The Arts on the Stamps of the World — January 7
An Arts Fuse regular feature: the arts on stamps of the world.
By Doug Briscoe
On this January 7th we honor four composers from the classical music world: Francis Poulenc, Mykola Arkas, Jovo Ivaniševic, and Xiao Youmei, and one from Afro-Cuban jazz, Chano Pozo. From literature we celebrate French poet Charles Péguy and American writer Zora Neale Hurston, and from the visual arts Hudson River School painter Albert Bierstadt. Three of our subjects died quite young.
Just yesterday we saw a stamp citing the ballet Les biches by Francis Poulenc (1899 – 30 January 1963) to commemorate its premiere in 1924. It was only a few years earlier that Poulenc had been grouped together with five other composers (despite their variable styles) in an article by Henri Collet in which they were dubbed “Les Six.” Much of his music is imbued with a delightful Gallic lightness, but there are also works of greater sobriety such as his opera The Dialogues of the Carmelites (1957). Poulenc left a considerable number of recordings as a pianist, particularly of his own music, as both a solo player and as accompanist to the singers Pierre Bernac (birthday coming up on January 12, but no stamp) and Denise Duval. The French stamp was issued in 1974.
Charles Péguy (1873 – 5 September 1914) was a Socialist and Dreyfusard who, from 1900, edited the literary magazine Les Cahiers de la Quinzaine, which saw publication of his own essays and poetry as well as works of Romain Rolland and others. Péguy also wrote four plays on religious subjects. His free verse poem “Portico of the Mystery of the Second Virtue” is enormously popular in France and was a favorite of Charles de Gaulle. He must have been much admired by Graham Greene, who cites him in at least three of his own works, even using a quotation from Péguy as an epigraph for The Heart of the Matter. Péguy served as a lieutenant in World War I and was killed in action on the day before the beginning of the Battle of the Marne. He is remembered on stamps of France (1950 and 2014) and Monaco (1973).
Zora Neale Hurston (1891 – January 28, 1960), the daughter of slaves, was a writer and anthropologist. Hurston grew up in Eatonville, Florida, one of the first all-black towns to be incorporated in the U.S. Her sound education was acquired at Morgan College, Howard University, where she co-founded the student newspaper, and Barnard College, where at the time she was the only black student, but worked with Franz Boas (later she would also work with Margaret Mead), earning her anthropology degree in 1928 at the age of 37. Meanwhile she had gone to New York in the mid-20s at the height of the Harlem Renaissance, to which she contributed. Besides her four novels, she wrote stories, plays, and essays and produced a series of three musical folk revues based on her studies, conducted in the Caribbean and the American South, of authentic African song and dance. Hurston was the object of some criticism regarding her use of African-American dialect and her depiction of voodoo, but her work has received much positive reassessment since the 70s. She died of heart disease in poverty and obscurity in a welfare home. A volume of her folk tales found in the Smithsonian was published in 2001. The US Postal Service honored her on a stamp two years later.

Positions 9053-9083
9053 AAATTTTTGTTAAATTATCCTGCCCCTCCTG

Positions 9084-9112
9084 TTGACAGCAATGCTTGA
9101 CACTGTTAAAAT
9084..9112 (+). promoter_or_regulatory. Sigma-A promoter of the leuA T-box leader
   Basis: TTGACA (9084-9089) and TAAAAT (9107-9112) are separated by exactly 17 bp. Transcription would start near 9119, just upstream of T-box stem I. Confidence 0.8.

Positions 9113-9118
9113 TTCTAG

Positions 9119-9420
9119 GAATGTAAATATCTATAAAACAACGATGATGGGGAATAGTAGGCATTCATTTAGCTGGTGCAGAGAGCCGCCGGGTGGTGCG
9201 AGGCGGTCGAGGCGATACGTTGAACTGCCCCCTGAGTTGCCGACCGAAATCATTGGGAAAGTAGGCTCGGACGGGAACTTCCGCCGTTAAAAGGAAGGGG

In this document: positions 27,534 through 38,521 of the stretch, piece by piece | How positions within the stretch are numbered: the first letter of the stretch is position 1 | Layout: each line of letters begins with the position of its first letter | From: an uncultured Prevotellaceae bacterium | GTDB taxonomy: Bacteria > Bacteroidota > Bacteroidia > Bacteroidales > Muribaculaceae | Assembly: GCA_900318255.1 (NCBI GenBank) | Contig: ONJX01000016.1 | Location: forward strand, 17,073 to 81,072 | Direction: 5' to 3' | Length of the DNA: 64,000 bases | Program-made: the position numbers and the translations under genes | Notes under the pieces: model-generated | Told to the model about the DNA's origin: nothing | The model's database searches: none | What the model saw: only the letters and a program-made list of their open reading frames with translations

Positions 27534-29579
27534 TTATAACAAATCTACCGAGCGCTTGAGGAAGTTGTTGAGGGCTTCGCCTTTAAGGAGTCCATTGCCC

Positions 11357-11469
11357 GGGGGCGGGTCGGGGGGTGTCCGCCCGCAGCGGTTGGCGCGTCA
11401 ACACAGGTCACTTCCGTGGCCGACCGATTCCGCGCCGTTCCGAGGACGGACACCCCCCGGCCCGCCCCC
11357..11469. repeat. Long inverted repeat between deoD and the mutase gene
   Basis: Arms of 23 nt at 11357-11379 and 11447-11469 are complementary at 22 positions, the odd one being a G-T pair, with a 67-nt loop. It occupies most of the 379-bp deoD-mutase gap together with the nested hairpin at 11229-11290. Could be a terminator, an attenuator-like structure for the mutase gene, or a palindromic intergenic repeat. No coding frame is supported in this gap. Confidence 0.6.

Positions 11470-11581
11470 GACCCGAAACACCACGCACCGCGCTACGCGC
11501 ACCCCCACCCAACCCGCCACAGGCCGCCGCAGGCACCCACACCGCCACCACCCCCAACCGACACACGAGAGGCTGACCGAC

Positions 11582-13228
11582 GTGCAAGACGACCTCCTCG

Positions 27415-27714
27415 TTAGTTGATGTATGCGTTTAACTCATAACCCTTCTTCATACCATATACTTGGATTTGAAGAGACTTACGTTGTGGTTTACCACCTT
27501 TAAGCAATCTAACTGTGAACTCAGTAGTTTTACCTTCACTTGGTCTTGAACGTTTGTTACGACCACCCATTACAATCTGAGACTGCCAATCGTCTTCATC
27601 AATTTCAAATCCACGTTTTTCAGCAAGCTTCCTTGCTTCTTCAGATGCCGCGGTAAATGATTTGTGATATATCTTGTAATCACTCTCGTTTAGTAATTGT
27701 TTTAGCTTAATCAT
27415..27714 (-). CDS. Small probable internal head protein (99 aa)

Albert Bierstadt (1830 – February 18, 1902) was born in Germany but came to the U.S. as a baby, settling in New Bedford, Massachusetts. After a return to Germany for study, Bierstadt began his career as a landscape artist with pieces he painted in New England and upstate New York. As early as 1860 he was elected to the National Academy. In 1863 he (quite legally) escaped being drafted into the Civil War by paying for a substitute. Bierstadt’s work was much in demand, and he traveled a great deal in the West and is thus also associated with the Rocky Mountain School. Despite his success, Bierstadt’s paintings came to be criticized for what some saw as his excessive romanticism and grandiosity. With passing tastes, his work had been largely forgotten by the time of his death. He left some 500 paintings, of which his characteristic Valley of the Yosemite (1864) was selected for this 2008 stamp.